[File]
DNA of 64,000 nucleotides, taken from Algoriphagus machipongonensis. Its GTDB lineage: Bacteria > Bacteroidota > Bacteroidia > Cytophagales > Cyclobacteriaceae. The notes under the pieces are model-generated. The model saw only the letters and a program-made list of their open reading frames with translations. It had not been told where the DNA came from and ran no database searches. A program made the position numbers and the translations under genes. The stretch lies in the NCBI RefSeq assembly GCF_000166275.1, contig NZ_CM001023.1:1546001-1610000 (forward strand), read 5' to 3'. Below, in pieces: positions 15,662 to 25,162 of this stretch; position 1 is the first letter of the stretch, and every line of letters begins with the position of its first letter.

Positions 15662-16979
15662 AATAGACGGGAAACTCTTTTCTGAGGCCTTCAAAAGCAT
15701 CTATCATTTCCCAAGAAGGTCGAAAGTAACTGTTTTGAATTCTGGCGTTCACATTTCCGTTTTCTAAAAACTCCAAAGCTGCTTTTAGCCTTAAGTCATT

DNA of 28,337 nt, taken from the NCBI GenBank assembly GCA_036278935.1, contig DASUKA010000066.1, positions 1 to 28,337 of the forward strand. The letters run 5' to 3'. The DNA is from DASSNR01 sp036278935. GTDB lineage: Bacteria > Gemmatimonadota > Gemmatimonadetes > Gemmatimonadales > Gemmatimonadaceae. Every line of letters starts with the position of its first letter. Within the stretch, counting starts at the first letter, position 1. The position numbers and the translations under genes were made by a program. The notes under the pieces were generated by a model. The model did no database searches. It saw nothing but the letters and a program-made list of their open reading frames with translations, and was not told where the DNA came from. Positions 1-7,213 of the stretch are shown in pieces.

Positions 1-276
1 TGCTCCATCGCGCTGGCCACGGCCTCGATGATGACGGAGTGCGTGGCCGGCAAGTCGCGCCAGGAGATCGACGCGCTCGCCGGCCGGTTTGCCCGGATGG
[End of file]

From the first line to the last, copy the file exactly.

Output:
DNA of 64,000 nucleotides, taken from Algoriphagus machipongonensis. Its GTDB lineage: Bacteria > Bacteroidota > Bacteroidia > Cytophagales > Cyclobacteriaceae. The notes under the pieces are model-generated. The model saw only the letters and a program-made list of their open reading frames with translations. It had not been told where the DNA came from and ran no database searches. A program made the position numbers and the translations under genes. The stretch lies in the NCBI RefSeq assembly GCF_000166275.1, contig NZ_CM001023.1:1546001-1610000 (forward strand), read 5' to 3'. Below, in pieces: positions 15,662 to 25,162 of this stretch; position 1 is the first letter of the stretch, and every line of letters begins with the position of its first letter.

Positions 15662-16979
15662 AATAGACGGGAAACTCTTTTCTGAGGCCTTCAAAAGCAT
15701 CTATCATTTCCCAAGAAGGTCGAAAGTAACTGTTTTGAATTCTGGCGTTCACATTTCCGTTTTCTAAAAACTCCAAAGCTGCTTTTAGCCTTAAGTCATT

DNA of 28,337 nt, taken from the NCBI GenBank assembly GCA_036278935.1, contig DASUKA010000066.1, positions 1 to 28,337 of the forward strand. The letters run 5' to 3'. The DNA is from DASSNR01 sp036278935. GTDB lineage: Bacteria > Gemmatimonadota > Gemmatimonadetes > Gemmatimonadales > Gemmatimonadaceae. Every line of letters starts with the position of its first letter. Within the stretch, counting starts at the first letter, position 1. The position numbers and the translations under genes were made by a program. The notes under the pieces were generated by a model. The model did no database searches. It saw nothing but the letters and a program-made list of their open reading frames with translations, and was not told where the DNA came from. Positions 1-7,213 of the stretch are shown in pieces.

Positions 1-276
1 TGCTCCATCGCGCTGGCCACGGCCTCGATGATGACGGAGTGCGTGGCCGGCAAGTCGCGCCAGGAGATCGACGCGCTCGCCGGCCGGTTTGCCCGGATGG